- Member for
- 5 years 11 months
On Tuesday night, many will gather around TVs, computers and smartphones to watch election results. It will be the end of a long campaign season that saw tempers fly and stress levels rise.
FARGO — Anastasia Higginbotham is a children's book author and illustrator, not an athlete, but to teach kids to stand up against racism, she's taking a knee next to Colin Kaepernick. The quarterback is pictured in her new book, "Not My Idea: A Book About Whiteness," so when Higginbotham prepared for readings, she drew a cardboard cutout of the controversial star and a stadium backdrop.
DETROIT LAKES, Minn. — When Florida Georgia Line headlines Friday night, Aug. 3, at the three-day country music event WE Fest, the duo may be breaking a record. Singers Tyler Hubbard and Brian Kelley teamed up with Bebe Rexha on her single, "Meant to Be," which has topped Billboard's Hot Country Songs chart for 34 weeks. The tune's longevity there ties it with Sam Hunt's "Body Like a Back Road" for the longest stay at the top of that chart.
FARGO — When St. Paul's Summit Brewing Co. hit a bump in the road at the end of 2017 and was forced to lay off employees for the first time in its 32-year history, founder and president Mark Stutrud looked back home to get the company back on track. The brewer released a new beer with barley grown on his cousin's North Dakota farm. Dakota Soul has been such a success, Summit has been forced to more than double its production of the lager. The beer will likely be Summit's third best-selling beer, making up about 10 percent of sales by the end of the year, Stutrud says.
FARGO — The Fourth of July is one of the biggest beer-drinking holidays in the country, but if you really want to celebrate America's history, put down the Bud Light and consider a fortified wine from the Portuguese Madeira Islands off the coast of Africa. Or perhaps raise a glass of Philadelphia Fish House Punch. Or if you really want to start a revolution in your head and stomach, consider a Rattle Skull.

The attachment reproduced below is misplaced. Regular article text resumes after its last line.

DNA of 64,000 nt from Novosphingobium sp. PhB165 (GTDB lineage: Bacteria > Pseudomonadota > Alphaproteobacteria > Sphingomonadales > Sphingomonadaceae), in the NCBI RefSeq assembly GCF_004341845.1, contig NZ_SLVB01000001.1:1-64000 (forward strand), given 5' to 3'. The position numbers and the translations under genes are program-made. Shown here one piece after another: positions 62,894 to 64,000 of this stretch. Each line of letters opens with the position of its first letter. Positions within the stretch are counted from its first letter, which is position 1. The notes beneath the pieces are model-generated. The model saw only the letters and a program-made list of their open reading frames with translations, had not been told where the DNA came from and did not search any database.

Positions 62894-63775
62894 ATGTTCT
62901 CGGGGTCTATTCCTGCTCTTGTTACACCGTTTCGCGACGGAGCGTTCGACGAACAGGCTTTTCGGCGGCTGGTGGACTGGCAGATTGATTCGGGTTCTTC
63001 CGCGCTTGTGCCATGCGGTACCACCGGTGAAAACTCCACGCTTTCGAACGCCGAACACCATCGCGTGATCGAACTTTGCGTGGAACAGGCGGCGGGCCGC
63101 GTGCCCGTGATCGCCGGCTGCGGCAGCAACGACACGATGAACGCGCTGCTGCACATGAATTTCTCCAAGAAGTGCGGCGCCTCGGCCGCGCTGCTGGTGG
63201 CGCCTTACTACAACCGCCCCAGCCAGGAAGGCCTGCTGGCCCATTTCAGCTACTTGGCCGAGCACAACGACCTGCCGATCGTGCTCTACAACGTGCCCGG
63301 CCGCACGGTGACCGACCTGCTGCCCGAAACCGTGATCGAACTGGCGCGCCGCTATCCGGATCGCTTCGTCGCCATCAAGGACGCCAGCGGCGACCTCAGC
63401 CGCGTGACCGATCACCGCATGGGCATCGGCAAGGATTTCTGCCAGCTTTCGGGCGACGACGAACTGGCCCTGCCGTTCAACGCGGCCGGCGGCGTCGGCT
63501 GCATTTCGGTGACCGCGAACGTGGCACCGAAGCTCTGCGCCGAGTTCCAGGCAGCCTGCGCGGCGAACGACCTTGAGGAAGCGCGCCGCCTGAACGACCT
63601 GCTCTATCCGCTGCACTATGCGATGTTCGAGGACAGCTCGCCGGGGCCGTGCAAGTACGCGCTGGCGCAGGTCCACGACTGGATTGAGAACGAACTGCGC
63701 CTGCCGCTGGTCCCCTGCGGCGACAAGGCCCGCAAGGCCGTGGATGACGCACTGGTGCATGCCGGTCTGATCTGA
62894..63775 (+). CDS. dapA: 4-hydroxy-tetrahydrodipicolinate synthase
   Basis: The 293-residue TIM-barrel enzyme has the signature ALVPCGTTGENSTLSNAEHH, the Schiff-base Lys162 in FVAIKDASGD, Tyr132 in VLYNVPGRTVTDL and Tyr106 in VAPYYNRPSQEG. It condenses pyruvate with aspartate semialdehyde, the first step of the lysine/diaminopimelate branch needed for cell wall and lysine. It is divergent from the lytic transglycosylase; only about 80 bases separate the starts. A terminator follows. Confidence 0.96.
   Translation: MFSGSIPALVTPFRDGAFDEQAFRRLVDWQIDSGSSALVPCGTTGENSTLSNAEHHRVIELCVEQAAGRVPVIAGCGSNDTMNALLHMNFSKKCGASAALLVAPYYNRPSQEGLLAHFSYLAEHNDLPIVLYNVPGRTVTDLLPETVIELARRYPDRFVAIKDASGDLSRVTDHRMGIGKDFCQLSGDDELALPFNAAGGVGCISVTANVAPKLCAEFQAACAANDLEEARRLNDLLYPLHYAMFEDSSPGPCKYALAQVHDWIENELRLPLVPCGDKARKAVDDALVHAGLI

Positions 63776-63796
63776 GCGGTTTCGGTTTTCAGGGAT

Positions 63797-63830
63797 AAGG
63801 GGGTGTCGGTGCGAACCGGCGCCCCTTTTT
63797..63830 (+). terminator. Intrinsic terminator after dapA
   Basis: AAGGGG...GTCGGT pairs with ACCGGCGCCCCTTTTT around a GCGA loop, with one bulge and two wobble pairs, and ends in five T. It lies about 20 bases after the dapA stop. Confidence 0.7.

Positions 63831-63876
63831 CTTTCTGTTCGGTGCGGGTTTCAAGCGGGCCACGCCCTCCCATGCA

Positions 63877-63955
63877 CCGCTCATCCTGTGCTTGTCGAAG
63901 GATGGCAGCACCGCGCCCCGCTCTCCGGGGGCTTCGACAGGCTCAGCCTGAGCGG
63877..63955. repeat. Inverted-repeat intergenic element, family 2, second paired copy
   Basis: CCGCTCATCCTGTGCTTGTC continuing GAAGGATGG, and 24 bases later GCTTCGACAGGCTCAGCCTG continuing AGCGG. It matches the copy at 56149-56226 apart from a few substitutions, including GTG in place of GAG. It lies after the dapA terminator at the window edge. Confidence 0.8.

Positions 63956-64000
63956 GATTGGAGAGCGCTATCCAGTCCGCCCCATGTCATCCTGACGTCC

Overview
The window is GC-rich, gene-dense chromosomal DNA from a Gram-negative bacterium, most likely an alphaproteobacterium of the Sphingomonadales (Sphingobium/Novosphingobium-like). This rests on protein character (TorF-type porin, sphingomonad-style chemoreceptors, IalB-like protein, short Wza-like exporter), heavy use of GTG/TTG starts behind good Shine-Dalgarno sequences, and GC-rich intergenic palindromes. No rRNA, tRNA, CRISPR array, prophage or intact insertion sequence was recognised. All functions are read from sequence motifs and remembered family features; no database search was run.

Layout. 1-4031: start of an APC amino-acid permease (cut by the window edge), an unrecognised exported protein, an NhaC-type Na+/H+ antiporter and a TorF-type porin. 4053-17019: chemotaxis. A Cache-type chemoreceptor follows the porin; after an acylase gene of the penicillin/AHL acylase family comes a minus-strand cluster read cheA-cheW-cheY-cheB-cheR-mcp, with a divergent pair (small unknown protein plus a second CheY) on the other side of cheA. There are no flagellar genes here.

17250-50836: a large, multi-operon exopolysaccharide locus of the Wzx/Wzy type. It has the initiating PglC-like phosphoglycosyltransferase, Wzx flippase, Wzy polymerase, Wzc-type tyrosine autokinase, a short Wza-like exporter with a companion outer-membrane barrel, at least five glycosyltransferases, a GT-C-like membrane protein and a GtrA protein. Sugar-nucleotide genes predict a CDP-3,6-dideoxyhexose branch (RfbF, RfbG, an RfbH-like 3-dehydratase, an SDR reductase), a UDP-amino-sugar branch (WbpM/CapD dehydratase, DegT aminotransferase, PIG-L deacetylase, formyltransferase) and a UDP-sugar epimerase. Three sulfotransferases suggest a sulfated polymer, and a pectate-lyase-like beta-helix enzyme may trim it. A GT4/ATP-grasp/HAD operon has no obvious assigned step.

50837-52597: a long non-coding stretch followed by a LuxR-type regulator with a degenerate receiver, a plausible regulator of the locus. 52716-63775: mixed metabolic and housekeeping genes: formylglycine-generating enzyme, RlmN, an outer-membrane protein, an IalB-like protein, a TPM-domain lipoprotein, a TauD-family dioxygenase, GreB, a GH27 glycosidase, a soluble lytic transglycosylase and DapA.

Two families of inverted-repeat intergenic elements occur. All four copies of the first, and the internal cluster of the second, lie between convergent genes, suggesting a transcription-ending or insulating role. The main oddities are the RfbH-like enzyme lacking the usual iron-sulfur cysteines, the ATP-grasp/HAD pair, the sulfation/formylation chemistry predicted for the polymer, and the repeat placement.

Hans and Kyleigh Grafstrom were recently married and just had a baby when they decided to buy a house. Not just any house, though; they wanted a fixer-upper to flip. "We thought, 'Let's try this for the first house,' " Kyleigh recalls. The couple found an old home that needed some work and in December of 2014, they bought one at 124 10th St. N., Moorhead. Now, three years later they've turned the fixer-upper into a turn-key home to sell. The process was an eye-opener, but all of the do-it-yourself work and self-discovery was worth it for the young couple.
FARGO — As we settle into the post-holiday season, it's time to take a long look at winter. The big question this time of the year — especially during the recent Arctic coldsnap — is, "Why do we live here?" The most common response is that while winter seems longer than any other season, each has its benefits and experiencing the splendor of all four seasons is reason to stay. While each season offers so much to savor, winter's food offerings may get a bit washed out after all of the holiday cookies and sweets.
FARGO—"Over the river and through the woods to grandmother's house we go." Over the next month, people will be hitting the road to spend the holidays with family and friends. As there's not always room at the inn, or Grandma's new condo, more and more people are looking to alternative short-term housing options like Airbnb. While rental owners try to make their guests feel at home, some also try to strike a balance when it comes to holiday decor.
FARGO — Before you go over the river and through the woods to Grandmother's house, make sure you pack for the trip. Or rather, pack for the unexpected things that could happen on the way. As the temperatures continue to drop, snow blows and winter travel can become dangerous, experts urge drivers to take precautions, not just behind the wheel, but even before getting in the car. If you haven't already, the time has come to check and pack your winter survival kit.
FARGO — In 2014, when Herman Stern was posthumously awarded the Theodore Roosevelt Roughrider Award — the highest honor for a North Dakotan — he was celebrated as a businessman and a civic leader. He ran Strauss clothing store for years, promoted the Boy Scouts of America and established chapters in the Red River Valley, founded what would become the United Way and oversaw the formative years of the North Dakota Winter Show. What may have come as a surprise to some was how he saved over 120 Jews from Germany as Adolf Hitler rose to power.